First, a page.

Then we headed to Sallie's small home, which I adore since it's fun to see a place that was designed by a woman my size. Sallie doesn't have any upper cabinets in her kitchen so it's nice and bright with sliding glass doors on one side and windows on the other. I am particularly charmed by the ship's ladder to the guest room and her octagonally-shaped bedroom.
Afterwards we explored Todd and Molly's log cabin, which has two cozy lofts - one for sleeping and one for knitting, TV watching, and reading. They have clever ladders, beautiful woodworking, and a great mudroom, in addition to a very cool vintage fridge.
Yesterday we headed to my co-instructor Dave Cain's place which is not as small as most of the designs being created in this class, but still not so big. Check out the Day 3 Slideshow to see photos of Dave's place and our design work! Dave's house features 12 inch walls which create deep windowsills and a nice quiet inside. He and his partner Nancy have included lots of lovely touches that make their home cozy and unique. I'm especially fond of the lighting Dave made out of old electrical insulators!
A big snow storm came through, dumping several inches of snow. Before it really got going we did a little walk around of Elizabeth Turnbull's tiny house, which was one of my original inspirations to attend Yestermorrow and design and build myself a tiny house.
Today the snow storm has provided just the right conditions for hours and hours of design. It's fun to see so many different design processes at work. Check out the Day 4 Slideshow for pictures of Drafting Day! We have students sketching, drafting, and researching. There are people taping out kitchen layouts on the floor and delving into SketchUp modeling. I've enjoyed answering and asking questions as the designs evolve. I can't wait to see everyone's presentations tomorrow!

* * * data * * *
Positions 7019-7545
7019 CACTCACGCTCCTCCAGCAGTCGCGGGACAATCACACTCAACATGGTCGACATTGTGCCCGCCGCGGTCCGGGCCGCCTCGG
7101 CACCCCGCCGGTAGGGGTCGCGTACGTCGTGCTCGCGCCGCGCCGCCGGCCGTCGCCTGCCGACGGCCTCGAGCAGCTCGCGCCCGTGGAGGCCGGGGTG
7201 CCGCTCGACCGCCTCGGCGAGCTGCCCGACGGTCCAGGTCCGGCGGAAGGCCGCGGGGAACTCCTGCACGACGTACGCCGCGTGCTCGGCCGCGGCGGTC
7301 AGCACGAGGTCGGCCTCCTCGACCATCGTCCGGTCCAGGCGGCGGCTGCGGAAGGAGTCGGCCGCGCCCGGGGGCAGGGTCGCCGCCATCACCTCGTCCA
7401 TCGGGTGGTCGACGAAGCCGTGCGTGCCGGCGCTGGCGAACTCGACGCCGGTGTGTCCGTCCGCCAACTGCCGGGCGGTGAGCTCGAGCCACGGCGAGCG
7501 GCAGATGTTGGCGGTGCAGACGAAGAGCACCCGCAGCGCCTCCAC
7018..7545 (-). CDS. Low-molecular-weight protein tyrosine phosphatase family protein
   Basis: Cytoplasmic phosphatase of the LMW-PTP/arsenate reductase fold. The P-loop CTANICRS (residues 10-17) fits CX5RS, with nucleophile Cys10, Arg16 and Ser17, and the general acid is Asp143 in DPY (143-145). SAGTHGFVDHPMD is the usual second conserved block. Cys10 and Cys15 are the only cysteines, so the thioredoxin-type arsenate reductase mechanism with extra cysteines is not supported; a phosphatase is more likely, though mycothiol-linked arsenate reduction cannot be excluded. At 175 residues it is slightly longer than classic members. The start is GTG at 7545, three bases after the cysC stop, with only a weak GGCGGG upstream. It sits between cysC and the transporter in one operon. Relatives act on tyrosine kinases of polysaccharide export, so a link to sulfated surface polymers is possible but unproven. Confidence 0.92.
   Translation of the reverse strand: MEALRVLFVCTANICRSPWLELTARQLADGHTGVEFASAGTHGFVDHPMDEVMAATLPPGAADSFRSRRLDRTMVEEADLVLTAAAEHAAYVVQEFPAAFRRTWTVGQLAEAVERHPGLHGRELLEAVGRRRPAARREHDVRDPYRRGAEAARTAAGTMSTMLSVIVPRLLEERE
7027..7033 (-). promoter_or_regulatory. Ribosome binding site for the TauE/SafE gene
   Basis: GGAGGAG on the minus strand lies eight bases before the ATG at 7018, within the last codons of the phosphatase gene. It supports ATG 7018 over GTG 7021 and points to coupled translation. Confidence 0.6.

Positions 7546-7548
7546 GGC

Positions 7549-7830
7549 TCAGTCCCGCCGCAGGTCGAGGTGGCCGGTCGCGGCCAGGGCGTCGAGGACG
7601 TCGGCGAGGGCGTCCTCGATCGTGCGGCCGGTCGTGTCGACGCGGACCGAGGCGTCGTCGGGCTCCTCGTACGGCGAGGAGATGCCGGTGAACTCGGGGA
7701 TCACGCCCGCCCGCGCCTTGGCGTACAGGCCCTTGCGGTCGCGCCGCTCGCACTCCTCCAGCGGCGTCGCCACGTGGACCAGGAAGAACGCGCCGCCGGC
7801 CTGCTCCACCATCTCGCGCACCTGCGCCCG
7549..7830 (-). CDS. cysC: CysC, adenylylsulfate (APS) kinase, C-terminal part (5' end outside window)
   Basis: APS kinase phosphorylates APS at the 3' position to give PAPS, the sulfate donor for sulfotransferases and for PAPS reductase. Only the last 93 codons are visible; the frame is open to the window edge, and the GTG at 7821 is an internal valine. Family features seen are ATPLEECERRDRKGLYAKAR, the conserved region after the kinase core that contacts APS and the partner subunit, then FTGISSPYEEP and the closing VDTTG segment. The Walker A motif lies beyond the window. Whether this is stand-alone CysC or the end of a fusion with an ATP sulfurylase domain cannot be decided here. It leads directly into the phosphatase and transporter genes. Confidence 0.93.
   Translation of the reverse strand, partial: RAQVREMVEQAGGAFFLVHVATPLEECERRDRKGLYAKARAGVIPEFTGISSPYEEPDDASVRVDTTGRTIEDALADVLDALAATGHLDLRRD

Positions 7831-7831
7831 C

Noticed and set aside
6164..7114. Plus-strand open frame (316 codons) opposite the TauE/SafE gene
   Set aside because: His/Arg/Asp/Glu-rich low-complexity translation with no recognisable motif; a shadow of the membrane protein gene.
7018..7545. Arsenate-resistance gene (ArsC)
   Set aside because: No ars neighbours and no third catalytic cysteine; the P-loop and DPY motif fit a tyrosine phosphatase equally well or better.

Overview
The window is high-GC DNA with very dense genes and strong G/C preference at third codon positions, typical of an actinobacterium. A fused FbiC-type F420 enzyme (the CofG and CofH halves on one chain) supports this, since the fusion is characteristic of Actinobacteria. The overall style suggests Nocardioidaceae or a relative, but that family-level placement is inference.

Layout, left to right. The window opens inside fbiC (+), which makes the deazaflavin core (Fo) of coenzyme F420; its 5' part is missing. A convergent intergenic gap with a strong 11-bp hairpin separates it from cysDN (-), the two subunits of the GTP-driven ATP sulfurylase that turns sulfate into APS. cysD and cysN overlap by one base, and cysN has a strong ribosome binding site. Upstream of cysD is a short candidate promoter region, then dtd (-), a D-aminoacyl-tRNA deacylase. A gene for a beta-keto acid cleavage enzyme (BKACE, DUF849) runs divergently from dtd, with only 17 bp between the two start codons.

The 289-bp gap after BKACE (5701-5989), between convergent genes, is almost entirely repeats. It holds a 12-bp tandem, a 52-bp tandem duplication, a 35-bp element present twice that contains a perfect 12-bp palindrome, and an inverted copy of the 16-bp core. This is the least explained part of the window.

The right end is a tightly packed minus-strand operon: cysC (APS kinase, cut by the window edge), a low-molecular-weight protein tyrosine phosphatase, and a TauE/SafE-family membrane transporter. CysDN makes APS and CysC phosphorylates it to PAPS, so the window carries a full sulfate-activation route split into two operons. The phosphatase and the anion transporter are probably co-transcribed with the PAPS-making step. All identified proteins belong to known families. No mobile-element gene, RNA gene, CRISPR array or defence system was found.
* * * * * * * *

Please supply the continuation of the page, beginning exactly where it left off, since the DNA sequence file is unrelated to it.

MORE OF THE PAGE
Every time I return to the Yestermorrow campus, it feels like a homecoming. This is my seventh trip to Yestermorrow and the only time I’ve arrived here via Boston. (Special thanks to the dear folks in Boston – Jessica, Sage, Alison, and Maggie – who showed me a great tiny time there!)
The first four times I came to Yestermorrow I was a student, taking the three-week core curriculum Ecological Design in the Built Environment, then Less is More and Composting Toilets, then a splendid 2-week Natural Design-Build Intensive, and finally a set of 3 workshops: Sustainable Development, Green Remodeling, and Invisible Structures.
After completing my Yestermorrow coursework I headed off to Portland State University in 2011 to earn my Masters of Urban and Regional Planning and my Urban Design Certificate. In the summer of 2012, between my two years of graduate school, I also completed my Practicum Project for my Certificate of Sustainable Design & Building at Yestermorrow, when I finished out a tiny house on wheels. Tandem is currently located at Caravan – The Tiny House Hotel in Portland, OR where it’s available for nightly rental. Here’s a Teeny, Tiny Film about me and Tandem which fellow Whitman College alum Emily put together for my practicum presentation.
When I was a student at Yestermorrow, I had fantasies of someday coming back to teach at Yestermorrow when I had enough gray hairs to attest to my wisdom. So as you might imagine, I was pretty excited to return to Yestermorrow just a couple years later to speak at the first Tiny House Fair in June 2013 and then again in September-October 2013 as an instructor for the 2-week Tiny House Design-Build.
This time I was greeted with a big hug from Dave, who manages Yestermorrow’s facilities and plays a mean stand-up bass, a firm handshake from Eric who coordinates Yestermorrow's Semester Program, and another hearty hug from Heidi, maven of Yestermorrow’s incredible kitchen. I arrived just in time for lunch, so I had a chance to meet a couple of the interns and to visit with Jenna, one of our students who arrived early. After lunch Jenna and I went for a walk around the Yestermorrow campus. I haven’t been gone long, so I wasn’t able to identify any big changes since October, but it’s always fun to play I Spy and notice the subtle shifts. It was especially nice to walk down to the river and see how different it looks iced over.
Tonight we’ll kick off our 1-week Less is More class with a full studio of 12 students from as close as Montpelier and as far away as California. A couple students are also coming down from Ontario. I can’t wait to meet all of them and learn about their plans for small homes! Stay tuned this week for updates!